Not only is Mitt Romney an arrogant rich guy hopelessly out of touch with middle- class Americans, his upper-class neighbors in seaside La Jolla, Calif. don’t like his politics, either.
That’s the clear and obviously intended message of a hatchet-job story on the presumptive Republican presidential candidate in Thursday’s New York Times, titled “The Candidate Next Door.”
The 1,800-word piece is based upon “several days of interviews with about a dozen residents” of the exclusive Romney neighborhood, according to Times reporter Michael Barbaro, who wrote the article. It appeared on the front page of the Thursday Home and Garden section of The Times, reserved for mostly lighter lifestyle pieces for readers getting into a weekend mood. But while the feature might have been masked as another spread on the homes of the rich and famous which The Times customarily highlights there, this one was transparently political in its intent.
Its message: While some of Mitt Romney’s neighbors are aggravated by the noise and upset he and his Secret Service detail have brought to the toney neighborhood, and plans he has to expand his house, many admit that they don’t like his political views, as well. And it is on the political differences that the article dwells.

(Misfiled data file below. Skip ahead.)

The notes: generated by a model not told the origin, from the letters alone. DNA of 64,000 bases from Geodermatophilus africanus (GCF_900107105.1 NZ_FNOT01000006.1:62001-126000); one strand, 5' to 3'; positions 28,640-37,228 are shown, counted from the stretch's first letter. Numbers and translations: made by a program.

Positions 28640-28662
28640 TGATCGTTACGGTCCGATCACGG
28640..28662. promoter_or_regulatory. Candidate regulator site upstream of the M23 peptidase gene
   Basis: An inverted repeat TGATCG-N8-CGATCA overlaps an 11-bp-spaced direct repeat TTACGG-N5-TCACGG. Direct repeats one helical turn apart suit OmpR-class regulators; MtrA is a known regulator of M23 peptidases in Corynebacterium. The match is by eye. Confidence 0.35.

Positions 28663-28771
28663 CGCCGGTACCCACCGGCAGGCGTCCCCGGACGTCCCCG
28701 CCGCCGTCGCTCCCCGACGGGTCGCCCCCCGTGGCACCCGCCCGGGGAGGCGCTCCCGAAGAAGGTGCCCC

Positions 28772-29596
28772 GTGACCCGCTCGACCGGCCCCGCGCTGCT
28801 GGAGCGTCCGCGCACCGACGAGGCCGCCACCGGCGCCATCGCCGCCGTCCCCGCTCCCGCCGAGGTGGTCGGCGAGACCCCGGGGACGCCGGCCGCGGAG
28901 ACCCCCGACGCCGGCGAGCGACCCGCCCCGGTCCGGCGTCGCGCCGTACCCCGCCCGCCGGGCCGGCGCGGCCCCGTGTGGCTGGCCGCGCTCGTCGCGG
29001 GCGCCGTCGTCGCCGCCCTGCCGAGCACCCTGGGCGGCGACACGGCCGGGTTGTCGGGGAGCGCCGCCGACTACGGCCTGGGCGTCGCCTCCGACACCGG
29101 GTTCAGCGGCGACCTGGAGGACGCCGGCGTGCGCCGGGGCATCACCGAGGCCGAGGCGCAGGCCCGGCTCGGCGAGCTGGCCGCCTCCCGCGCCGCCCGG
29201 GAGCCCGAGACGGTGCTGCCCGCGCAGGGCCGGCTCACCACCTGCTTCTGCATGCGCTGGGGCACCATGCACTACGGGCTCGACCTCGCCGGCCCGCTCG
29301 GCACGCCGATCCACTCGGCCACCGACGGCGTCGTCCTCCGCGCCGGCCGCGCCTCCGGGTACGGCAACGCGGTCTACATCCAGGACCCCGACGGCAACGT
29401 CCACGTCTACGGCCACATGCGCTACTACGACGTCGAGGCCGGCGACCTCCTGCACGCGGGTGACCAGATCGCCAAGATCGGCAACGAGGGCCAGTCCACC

The rich, insensitive, out-of-touch-Romneys narrative of the political media is getting to be a tiresome cliché.
For example, noting that Romney has “likened President Obama’s policies to socialism, called for cutting back funding to PBS and wants to outlaw same-sex marriage,’’ Barbaro wrote that there are six gay households within a three block radius of the candidate’s house. The writer doesn’t know this for a fact. He has taken the word of neighbors.
However, the writer does go on to cite two gay couples, by names, which live on Romney’s street. One gay neighbor, Randy Clark, an accountant who lives four doors up the street from Romney, said he is trying to organize a fundraiser for President Obama at his home. Barbaro wrote that Clark “hopes to bump into Romney on the street so he can explain ‘in a neighborly way’ why he thinks his relationship…deserves the same rights and status as the marriage between Mr. Romney and his wife Ann.”
Barbaro also found a grumbling Democrat, Mark Quint, who lives three houses away from Romney. Quint said he’s tired of watching neighboring homeowners bulldoze beach houses to make way for what he calls “McMansions.” He used the interview to take a snide and somewhat cheap personal shot at Romney.
“The only thing he wants small is government and taxes,” Mr. Quint said. “He likes big, houses, big families and big religion.”
Another problem with the article is the reporter’s uses of anonymity. He allows one neighbor who criticized the Romneys to go unnamed because he or she was “worried about antagonizing the Romneys and their friends.”
As a newspaper reporter for more than 40 years, I never allowed people to take shots at their political opponents without attaching their name to it. Why should you let them hide behind you while you do their dirty work? I teach this principle to my students now that I am a college professor: You grant anonymity only when the information you are receiving can not be obtained any other way, AND that information is so vital for the public to know that this special dispensation is necessary.